Over the last two decades, The Leonardo DiCaprio Foundation supported more than 200 projects meant to protect wildlife and the environment. Thanks to Leo’s pure love for animals and nature, his foundation “is dedicated to the long-term health and wellbeing of all Earth’s inhabitants,” the foundation’s web site reads. “We support innovative projects that protect vulnerable wildlife from extinction, while restoring balance to threatened ecosystems and communities.”
Among those projects, one has a historical significance. And that because it marks the return of the jaguar in Argentina, after decades of absence. Thanks to DiCaprio Foundation and Tompkins Conservation, two jaguar cubs have been born in Iberá Park, northeastern Argentina since the species extinction in the area, at the beginning of the 20th century.
The jaguar is known as the largest and the most iconic wild cat in South America. Unfortunately, over the last century, due to hunting and habitat loss, their numbers dropped by 95%. Currently, there are less than 200 individuals left in Argentina. The two cubs are part of a program that begun in 2011, called the Jaguar Reintroduction Program.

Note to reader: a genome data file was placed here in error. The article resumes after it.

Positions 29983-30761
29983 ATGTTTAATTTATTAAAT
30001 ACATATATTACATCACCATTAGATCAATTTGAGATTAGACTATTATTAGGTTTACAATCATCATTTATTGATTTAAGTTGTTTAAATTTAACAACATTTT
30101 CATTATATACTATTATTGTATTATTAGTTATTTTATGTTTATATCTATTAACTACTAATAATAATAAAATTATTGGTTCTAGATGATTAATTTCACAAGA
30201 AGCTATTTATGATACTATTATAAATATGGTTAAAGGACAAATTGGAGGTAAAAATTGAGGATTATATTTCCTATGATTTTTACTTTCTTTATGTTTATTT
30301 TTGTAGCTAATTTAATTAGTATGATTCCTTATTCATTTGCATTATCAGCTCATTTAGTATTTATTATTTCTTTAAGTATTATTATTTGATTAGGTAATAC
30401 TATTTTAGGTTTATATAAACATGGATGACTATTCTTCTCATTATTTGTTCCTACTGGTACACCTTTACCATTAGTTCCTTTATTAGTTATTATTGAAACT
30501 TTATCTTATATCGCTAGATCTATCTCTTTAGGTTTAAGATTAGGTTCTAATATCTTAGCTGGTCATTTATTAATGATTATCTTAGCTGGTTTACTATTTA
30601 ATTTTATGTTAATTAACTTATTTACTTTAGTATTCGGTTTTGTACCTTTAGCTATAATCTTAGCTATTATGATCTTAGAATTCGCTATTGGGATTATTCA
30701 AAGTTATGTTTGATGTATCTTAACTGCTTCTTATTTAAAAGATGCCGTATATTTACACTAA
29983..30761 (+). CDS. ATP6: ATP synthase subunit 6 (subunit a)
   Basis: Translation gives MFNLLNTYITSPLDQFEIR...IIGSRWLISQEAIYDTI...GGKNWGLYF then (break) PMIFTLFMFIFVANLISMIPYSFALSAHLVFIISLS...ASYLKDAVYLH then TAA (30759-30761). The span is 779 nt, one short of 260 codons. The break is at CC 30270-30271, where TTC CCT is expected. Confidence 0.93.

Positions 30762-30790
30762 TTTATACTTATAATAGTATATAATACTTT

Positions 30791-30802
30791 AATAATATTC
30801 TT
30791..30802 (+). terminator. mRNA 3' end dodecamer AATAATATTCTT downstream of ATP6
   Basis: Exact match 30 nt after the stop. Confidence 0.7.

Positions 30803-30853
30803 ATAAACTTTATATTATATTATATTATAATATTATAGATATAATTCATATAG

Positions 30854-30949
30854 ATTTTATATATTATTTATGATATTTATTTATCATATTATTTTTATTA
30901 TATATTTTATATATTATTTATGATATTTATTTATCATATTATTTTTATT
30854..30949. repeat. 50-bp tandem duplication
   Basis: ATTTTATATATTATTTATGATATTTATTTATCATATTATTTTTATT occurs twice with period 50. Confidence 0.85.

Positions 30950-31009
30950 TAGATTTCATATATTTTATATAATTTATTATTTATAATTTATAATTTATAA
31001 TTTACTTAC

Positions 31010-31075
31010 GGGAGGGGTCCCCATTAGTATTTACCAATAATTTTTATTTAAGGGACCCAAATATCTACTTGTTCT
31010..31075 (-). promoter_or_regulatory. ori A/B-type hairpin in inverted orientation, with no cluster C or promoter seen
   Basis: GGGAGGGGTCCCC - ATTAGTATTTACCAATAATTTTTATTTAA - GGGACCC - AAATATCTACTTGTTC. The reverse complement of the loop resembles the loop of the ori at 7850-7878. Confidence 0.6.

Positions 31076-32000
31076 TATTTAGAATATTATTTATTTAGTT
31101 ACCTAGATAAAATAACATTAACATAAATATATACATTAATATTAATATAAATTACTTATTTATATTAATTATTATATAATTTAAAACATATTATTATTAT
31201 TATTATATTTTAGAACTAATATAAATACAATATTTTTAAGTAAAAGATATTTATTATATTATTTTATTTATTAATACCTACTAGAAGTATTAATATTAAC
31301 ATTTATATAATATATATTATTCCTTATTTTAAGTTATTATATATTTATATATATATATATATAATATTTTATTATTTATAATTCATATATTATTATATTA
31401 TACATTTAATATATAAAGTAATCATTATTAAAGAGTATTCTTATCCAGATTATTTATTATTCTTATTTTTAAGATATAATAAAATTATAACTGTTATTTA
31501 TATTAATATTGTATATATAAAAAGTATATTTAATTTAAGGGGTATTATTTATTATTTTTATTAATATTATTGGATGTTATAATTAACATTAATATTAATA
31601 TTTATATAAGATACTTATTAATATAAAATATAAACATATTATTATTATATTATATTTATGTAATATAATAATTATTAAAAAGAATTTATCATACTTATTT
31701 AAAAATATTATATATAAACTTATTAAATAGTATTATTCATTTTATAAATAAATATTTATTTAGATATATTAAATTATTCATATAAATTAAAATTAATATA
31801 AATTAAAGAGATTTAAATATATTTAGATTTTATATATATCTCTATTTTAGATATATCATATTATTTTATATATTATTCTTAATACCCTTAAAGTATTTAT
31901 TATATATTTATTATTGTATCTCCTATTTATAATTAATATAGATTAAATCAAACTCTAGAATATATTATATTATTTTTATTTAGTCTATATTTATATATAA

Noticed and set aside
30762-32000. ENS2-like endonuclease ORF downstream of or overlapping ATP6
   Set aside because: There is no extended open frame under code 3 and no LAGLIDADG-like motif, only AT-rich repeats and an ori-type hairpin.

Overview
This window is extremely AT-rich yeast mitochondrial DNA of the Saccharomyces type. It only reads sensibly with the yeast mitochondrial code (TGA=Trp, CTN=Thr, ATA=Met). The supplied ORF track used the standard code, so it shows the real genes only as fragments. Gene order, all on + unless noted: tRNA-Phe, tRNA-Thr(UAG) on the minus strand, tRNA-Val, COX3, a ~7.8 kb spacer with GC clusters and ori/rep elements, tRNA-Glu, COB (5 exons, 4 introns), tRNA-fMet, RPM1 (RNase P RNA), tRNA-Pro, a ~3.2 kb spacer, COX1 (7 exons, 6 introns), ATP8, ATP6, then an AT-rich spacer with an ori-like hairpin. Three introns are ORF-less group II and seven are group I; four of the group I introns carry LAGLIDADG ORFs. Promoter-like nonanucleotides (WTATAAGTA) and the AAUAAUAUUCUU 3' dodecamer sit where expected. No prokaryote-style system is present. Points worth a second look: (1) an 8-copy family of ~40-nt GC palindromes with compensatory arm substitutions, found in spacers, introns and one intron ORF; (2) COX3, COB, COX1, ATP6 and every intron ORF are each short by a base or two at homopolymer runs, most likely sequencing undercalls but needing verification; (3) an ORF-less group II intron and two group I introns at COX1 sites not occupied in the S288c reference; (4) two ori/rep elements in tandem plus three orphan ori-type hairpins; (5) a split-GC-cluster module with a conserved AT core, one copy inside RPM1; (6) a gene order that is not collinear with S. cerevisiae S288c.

“Our team in Argentina…has been collaborating with the goal of breeding a generation of jaguars that could be released into their natural habitat and survive independently in the wild,” Tompkins Conservation says on their website. “With the birth of these cubs, an important step has been taken…[and] the area not only has the first jaguar cubs, but is home to recovered populations of species that had been lost, like the anteater, the Pampas deer, the tapir, the collared peccary and the red-and-green macaw.”
“This is a historic moment for Iberá and the rest of Argentina, as we see how our most endangered mammal, an emblem of our country, takes a step towards its recovery!”